Further features of the invention form the subject matter of the claims and will be explained in more detail, in conjunction with further advantages of the invention, with reference to exemplary embodiments.
The accompanying drawings, which are incorporated herein and form part of the specification, illustrate an embodiment of the present invention and, together with the description, further serve to explain the principles of the invention and to enable a person skilled in the pertinent art to make and use the invention. The drawings, however, do not limit the scope or practice of the invention.
FIG. 1 shows an interstitial component in a printed circuit board (“PCB”) according to an embodiment of the present invention;
FIG. 2 shows an interstitial component in a PCB according to another embodiment of the present invention;
FIG. 3 shows a conventional fiber channel circuit; and
FIG. 4 shows a multi-layer PCB having multiple interstitial components according to an embodiment of the present invention.
The present invention relates to a printed circuit board (PCB) having an interstitial component and a method of making the same.
FIG. 1 shows a first embodiment of the present invention, a PCB 10 having an interstitial component 20. PCB 10 includes a first layer 12 and a second layer 14. Layers 12 and 14 can be constructed from conventional PCB substrates, such as fiber glass-based materials (e.g., FR-4), Polyimide, Cyanate Ester, GTEK™, and Kevlar materials and the like. For example, layers 12 and 14 can be made out of FR-4, which is a conventional fiber glass-based substrate. The thickness of layers 12 and 14 are only limited by practical considerations, and can range from about 0.005 inches to at least 0.100 inches or greater.
Layer 12 has a first surface 11 and a second surface 13. Surface 11 acts as the top surface of PCB 10, and includes multiple trace patterns and can also include multiple components, such as ICs, ASICs, transistors, and the like, mounted thereon. For example, FIG. 1 shows an ASIC 15 mounted on surface 11 in a conventional manner. ASIC 15 includes one or more leads, such as lead 18, which is coupled to via 36 by a trace on surface 11. Via 36 is a conduit that allows passage of current and/or electrical signals to and from different layers of the PCB (including interior layers). Surface 13 can also include single or multiple traces 26. By “trace,” it is meant a conventional metal conductor (e.g., copper) on an interior or exterior surface of a PCB that conducts electrical signals to various parts of the board.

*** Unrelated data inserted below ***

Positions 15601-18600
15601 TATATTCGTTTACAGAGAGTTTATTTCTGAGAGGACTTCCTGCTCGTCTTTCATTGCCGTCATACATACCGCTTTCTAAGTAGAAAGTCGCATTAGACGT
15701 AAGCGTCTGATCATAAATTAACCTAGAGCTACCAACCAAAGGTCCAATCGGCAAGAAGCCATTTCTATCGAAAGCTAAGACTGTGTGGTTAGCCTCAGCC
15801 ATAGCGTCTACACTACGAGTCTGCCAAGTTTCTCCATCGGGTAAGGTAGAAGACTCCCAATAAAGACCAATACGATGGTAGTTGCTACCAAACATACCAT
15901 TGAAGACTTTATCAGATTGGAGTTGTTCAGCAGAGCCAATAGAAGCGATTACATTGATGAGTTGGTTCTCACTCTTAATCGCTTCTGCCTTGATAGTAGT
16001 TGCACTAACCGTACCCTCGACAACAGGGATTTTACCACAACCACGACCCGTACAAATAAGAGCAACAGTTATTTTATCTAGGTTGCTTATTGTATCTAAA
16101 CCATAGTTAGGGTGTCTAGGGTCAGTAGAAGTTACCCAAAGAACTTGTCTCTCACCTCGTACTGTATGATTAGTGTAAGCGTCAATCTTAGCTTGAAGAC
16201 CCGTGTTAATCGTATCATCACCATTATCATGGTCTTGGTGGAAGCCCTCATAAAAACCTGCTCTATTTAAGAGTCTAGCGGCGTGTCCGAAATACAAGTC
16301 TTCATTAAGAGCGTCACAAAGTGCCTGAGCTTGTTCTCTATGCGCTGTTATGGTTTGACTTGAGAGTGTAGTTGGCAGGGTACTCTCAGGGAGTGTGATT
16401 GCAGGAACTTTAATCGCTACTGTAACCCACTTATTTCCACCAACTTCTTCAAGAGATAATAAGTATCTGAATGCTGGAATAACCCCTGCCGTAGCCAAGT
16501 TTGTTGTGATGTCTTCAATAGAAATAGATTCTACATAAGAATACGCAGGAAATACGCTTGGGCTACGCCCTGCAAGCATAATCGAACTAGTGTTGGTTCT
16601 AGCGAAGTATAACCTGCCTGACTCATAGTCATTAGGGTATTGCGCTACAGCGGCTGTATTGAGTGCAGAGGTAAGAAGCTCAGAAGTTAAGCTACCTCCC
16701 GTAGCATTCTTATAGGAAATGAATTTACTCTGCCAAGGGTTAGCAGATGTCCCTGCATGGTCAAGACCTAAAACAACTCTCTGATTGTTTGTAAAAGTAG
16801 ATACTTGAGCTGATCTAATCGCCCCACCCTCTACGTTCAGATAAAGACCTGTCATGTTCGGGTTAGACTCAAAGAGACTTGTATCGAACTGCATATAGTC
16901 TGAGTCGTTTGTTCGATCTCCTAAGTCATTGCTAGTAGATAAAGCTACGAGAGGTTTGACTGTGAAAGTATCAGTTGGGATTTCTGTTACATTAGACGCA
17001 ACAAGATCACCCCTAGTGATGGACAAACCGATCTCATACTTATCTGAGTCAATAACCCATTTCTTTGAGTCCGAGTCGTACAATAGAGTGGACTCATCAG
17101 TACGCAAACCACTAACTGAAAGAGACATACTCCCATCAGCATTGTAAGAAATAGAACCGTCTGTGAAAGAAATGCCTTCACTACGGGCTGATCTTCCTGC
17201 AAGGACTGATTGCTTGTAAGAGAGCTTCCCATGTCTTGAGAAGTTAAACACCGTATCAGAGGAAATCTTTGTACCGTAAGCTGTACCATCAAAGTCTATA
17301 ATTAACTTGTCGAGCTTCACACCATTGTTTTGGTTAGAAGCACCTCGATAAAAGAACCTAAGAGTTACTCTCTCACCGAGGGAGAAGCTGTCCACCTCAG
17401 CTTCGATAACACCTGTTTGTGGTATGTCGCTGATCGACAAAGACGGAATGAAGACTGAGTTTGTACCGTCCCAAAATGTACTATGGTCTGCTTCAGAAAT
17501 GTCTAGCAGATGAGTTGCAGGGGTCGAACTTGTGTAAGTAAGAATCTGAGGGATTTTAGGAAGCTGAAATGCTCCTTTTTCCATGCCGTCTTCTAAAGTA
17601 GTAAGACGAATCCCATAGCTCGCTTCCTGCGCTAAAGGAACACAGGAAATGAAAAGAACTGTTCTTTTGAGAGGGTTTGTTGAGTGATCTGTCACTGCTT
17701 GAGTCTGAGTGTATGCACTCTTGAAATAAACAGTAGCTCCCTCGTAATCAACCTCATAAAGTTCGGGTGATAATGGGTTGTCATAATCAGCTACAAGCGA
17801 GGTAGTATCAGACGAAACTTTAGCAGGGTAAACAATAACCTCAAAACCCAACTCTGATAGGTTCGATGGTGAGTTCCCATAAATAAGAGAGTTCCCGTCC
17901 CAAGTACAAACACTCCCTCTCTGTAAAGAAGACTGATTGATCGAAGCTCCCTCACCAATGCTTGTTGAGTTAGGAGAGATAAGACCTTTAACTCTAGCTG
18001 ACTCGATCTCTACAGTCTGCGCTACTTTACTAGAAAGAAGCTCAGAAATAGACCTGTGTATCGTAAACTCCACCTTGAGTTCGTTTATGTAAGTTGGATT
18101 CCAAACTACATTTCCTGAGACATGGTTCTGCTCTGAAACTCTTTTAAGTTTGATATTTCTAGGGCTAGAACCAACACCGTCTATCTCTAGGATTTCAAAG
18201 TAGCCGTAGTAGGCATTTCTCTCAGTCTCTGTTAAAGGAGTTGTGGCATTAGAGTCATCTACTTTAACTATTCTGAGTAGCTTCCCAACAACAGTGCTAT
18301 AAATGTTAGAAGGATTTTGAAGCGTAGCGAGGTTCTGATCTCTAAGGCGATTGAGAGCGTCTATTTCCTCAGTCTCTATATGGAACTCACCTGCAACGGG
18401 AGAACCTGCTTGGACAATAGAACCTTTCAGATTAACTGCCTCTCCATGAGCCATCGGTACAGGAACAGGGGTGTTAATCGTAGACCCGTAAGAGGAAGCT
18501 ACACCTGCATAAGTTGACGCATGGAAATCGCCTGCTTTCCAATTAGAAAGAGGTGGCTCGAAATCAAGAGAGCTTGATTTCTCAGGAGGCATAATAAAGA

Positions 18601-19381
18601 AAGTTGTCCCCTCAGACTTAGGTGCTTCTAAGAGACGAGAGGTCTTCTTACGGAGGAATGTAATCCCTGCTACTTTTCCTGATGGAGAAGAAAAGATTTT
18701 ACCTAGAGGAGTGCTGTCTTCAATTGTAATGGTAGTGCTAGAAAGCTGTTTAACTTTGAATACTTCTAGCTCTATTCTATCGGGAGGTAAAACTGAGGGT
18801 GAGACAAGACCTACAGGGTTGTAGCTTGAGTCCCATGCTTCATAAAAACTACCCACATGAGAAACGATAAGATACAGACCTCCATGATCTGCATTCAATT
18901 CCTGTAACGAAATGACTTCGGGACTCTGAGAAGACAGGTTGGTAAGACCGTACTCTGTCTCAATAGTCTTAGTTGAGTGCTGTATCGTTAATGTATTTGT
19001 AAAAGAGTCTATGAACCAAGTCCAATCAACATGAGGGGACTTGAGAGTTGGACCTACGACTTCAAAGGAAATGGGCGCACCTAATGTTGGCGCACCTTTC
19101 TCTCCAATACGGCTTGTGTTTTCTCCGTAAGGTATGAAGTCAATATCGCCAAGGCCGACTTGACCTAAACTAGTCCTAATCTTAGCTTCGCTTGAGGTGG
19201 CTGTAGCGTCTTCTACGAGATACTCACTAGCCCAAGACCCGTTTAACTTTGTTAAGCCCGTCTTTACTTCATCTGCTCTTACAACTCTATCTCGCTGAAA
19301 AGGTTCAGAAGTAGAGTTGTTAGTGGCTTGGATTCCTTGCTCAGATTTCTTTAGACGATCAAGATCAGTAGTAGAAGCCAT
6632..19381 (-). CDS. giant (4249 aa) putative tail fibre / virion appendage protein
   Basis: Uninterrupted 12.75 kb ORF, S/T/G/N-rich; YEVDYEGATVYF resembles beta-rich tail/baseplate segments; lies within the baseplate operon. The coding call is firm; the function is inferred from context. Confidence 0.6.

Second layer 14 has surfaces 16 and 17. Surface 16 can include single or multiple traces, such as trace 25, and is opposed to surface 13 of first layer 12. In this embodiment, surfaces 13 and 16 define the interior portion of PCB 10 and surface 17 acts as the bottom surface of PCB 10. Also, in this embodiment, surface 16 includes a cut-out or recessed portion 28 that is configured to securely hold interstitial component 20. Recessed portion 28 can vary in size, depending on the size of component 20. The recessed portion can have a depth of a few thousandths of an inch (“mils”) to tens of mils, depending on the thickness of the substrate layer, the size of the interstitial component, and the thickness of the interstitial layer 32.
Component 20 is an interstitial component residing in the interior portion of PCB 10. Interstitial component 20 can include any of a variety of coupling and termination components, such as diodes, transistors, resistors, capacitors, thermocouples, and the like. For example, interstitial component 20 can be a resistor having a similar size to a 0402 resistor (manufactured by Rohm Co.), which has a thickness of about 0.014 inches. Interstitial component 20 can have one or more leads, such as leads 22 and 24, to conduct signals to and from the interstitial component. In this embodiment, lead 24 is coupled to trace 25, which in turn is coupled to via 36. Via 36 can be coupled to a conventional processor or controller chip or circuit (not shown) that processes signals emitted from interstitial component 20 or sends signals, such as control signals, to the interstitial component.
PCB 10 further includes a laminate or interstitial layer 32 that includes a resin or pre-preg compound, such as a dielectric glue, that is applied throughout the interior region of PCB 10 to hold the PCB together. The pre-preg solution adheres to surfaces 13 and 16 and bonds the PCB layers together after appropriate pressure and thermal treatments. Preferably, the permittivity of the pre-preg compound matches the characteristics of the substrates used in forming the layers of the PCB. The thickness of interstitial layer 32 will depend on a variety of practical factors, including the thickness of the interstitial component and the overall PCB thickness desired.
For example, referring to FIG. 1, if a resistor similar in size to a 0402 resistor is used as an interstitial component, layer 14 can have a thickness of about 0.014 inches, the recessed portion can have a depth of about 0.007 inches, and the thickness of interstitial layer 32 can be about 0.007 inches to at least 0.012 inches or greater. Thus, interstitial component 20 will be completely enclosed in the interior portion of PCB 10.
A method of making PCB 10 is hereby described. Layers 12 and 14 are etched to expose trace metal patterns in a conventional chemical etch or photoresist etch process. During or after etching, according to an embodiment of the present invention, a portion or portions of a substrate layer surface, such as surface 16 of layer 14, is routed to form one or more recessed portions, such as recessed portion 28. The recessed portion can be formed by a mechanical routing process or by ablation techniques. Although recessed portion 28 is shown in FIG. 1 as being routed from surface 16 of layer 14, the recessed portion can also be routed from surface 13 of layer 12. Alternatively, the recessed portion can be formed by partially routing portions of surfaces 13 and 16, as would be apparent to one of skill in the art given the present description.